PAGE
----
Node.js Hostname/IP doesn't match certificate's altnames


I have code:

var r = require('request');
  method: 'POST',
  url: ''},
  function() { console.log(arguments)  } )

When I run it on desktop with Node 0.9.4, I get this in the console:

{ '0': [Error: Hostname/IP doesn't match certificate's altnames] }

When I run it on Netbook with Node 0.6.12, it all works without error (302 response - I think its right).

In question Node.js hostname/IP doesnt match certificates altnames, Rojuinex write: "Yeah, browser issue... sorry". What does "browser issue" mean?

UPD. This problem was resolved after roll back on Node v0.8

5/23/2017 12:18:23 PM

Accepted Answer

Since 0.9.2 (including 0.10.x) node.js now validates certificates by default. This is why you could see it become more strict when you upgrade past node.js 0.8. (HT:

You can avoid this with the {rejectUnauthorized:false} option, however this has serious security implications. Anything you send to the peer will still be encrypted, but it becomes much easier to mount a man-in-the-middle attack, i.e. your data will be encrypted to the peer but the peer itself is not the server you think it is!

It would be better to first diagnose why the certificate is not authorizing and see if that could be fixed instead.

5/1/2013 12:41:44 AM

A slightly updated answer (since I ran into this problem in different circumstances.)

When you connect to a server using SSL, the first thing the server does is present a certificate which says "I am" The certificate has a "subject" and the subject has a "CN" (short for "common name".) The certificate may also have one or more "subjectAltNames". When node.js connects to a server, node.js fetches this certificate, and then verifies that the domain name it thinks it's connecting to ( matches either the subject's CN or one of the altnames. Note that, in node 0.10.x, if you connect using an IP, the IP address has to be in the altnames - node.js will not try to verify the IP against the CN.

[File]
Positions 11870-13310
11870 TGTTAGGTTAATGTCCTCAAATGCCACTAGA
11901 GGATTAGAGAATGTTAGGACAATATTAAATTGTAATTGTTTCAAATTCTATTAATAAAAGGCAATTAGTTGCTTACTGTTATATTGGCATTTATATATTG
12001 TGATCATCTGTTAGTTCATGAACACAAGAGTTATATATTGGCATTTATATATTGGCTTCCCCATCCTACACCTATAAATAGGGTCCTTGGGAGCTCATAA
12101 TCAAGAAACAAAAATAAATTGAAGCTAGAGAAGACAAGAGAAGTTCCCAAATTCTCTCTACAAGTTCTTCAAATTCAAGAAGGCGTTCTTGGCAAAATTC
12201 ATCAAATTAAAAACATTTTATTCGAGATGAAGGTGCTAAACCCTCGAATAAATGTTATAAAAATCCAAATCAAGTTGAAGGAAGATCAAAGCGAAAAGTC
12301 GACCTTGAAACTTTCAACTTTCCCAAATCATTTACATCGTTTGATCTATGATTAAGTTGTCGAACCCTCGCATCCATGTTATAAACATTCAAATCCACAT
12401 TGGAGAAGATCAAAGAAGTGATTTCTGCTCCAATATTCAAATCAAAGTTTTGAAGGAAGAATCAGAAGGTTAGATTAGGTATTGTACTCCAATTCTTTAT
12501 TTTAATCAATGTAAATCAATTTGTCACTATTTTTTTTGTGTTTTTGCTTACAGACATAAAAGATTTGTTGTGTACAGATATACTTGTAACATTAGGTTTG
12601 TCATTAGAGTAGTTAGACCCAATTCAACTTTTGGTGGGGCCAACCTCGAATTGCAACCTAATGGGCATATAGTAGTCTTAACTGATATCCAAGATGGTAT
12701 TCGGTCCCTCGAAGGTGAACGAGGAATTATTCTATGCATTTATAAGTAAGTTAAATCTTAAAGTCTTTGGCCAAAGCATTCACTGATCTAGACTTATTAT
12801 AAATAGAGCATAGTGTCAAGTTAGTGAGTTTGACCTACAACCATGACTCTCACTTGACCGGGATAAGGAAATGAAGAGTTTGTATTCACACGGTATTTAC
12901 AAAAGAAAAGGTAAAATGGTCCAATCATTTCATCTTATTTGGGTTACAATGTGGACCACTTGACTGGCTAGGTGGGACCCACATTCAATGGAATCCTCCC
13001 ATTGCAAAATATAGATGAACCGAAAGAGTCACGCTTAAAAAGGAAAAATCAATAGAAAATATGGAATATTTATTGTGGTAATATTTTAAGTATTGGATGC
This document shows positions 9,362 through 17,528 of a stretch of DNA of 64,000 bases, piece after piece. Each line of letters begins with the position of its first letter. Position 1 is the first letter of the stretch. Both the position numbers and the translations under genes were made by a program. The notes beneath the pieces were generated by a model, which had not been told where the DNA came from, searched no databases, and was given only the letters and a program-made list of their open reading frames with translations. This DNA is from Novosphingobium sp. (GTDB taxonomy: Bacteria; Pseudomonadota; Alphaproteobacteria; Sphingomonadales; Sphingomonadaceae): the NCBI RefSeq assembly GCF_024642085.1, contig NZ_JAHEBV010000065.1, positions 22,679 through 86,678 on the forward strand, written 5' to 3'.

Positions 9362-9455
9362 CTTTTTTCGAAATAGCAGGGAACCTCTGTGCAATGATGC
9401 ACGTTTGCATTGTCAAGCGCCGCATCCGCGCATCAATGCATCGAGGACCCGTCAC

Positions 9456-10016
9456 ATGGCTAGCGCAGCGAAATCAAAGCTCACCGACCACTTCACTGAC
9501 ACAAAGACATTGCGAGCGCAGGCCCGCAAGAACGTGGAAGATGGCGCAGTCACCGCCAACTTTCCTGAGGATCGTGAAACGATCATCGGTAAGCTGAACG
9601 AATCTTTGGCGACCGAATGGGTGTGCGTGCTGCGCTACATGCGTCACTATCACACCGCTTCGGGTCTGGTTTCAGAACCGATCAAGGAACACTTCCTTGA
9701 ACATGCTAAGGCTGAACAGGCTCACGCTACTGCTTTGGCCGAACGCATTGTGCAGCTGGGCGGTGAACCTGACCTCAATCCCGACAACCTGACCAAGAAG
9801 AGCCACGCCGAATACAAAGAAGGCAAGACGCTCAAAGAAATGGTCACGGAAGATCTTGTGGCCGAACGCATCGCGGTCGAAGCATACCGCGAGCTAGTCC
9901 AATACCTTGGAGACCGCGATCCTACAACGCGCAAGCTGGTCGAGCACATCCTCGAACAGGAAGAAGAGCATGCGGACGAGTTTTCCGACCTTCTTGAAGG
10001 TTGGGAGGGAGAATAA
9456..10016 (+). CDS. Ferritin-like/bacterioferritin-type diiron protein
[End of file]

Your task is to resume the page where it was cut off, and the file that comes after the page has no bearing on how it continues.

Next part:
Setting the rejectUnauthorized flag to false will get around this check, but first of all if the server is giving you different credentials than you are expecting, something fishy is going on, and second this will also bypass other checks - it's not a good idea if you're connecting over the Internet.

If you are using node >= 0.11.x, you can also specify a checkServerIdentity: function(host, cert) function to the tls module, which should return undefined if you want to allow the connection and throw an exception otherwise (although I don't know if request will proxy this flag through to tls for you.) It can be handy to declare such a function and console.log(host, cert); to figure out what the heck is going on.

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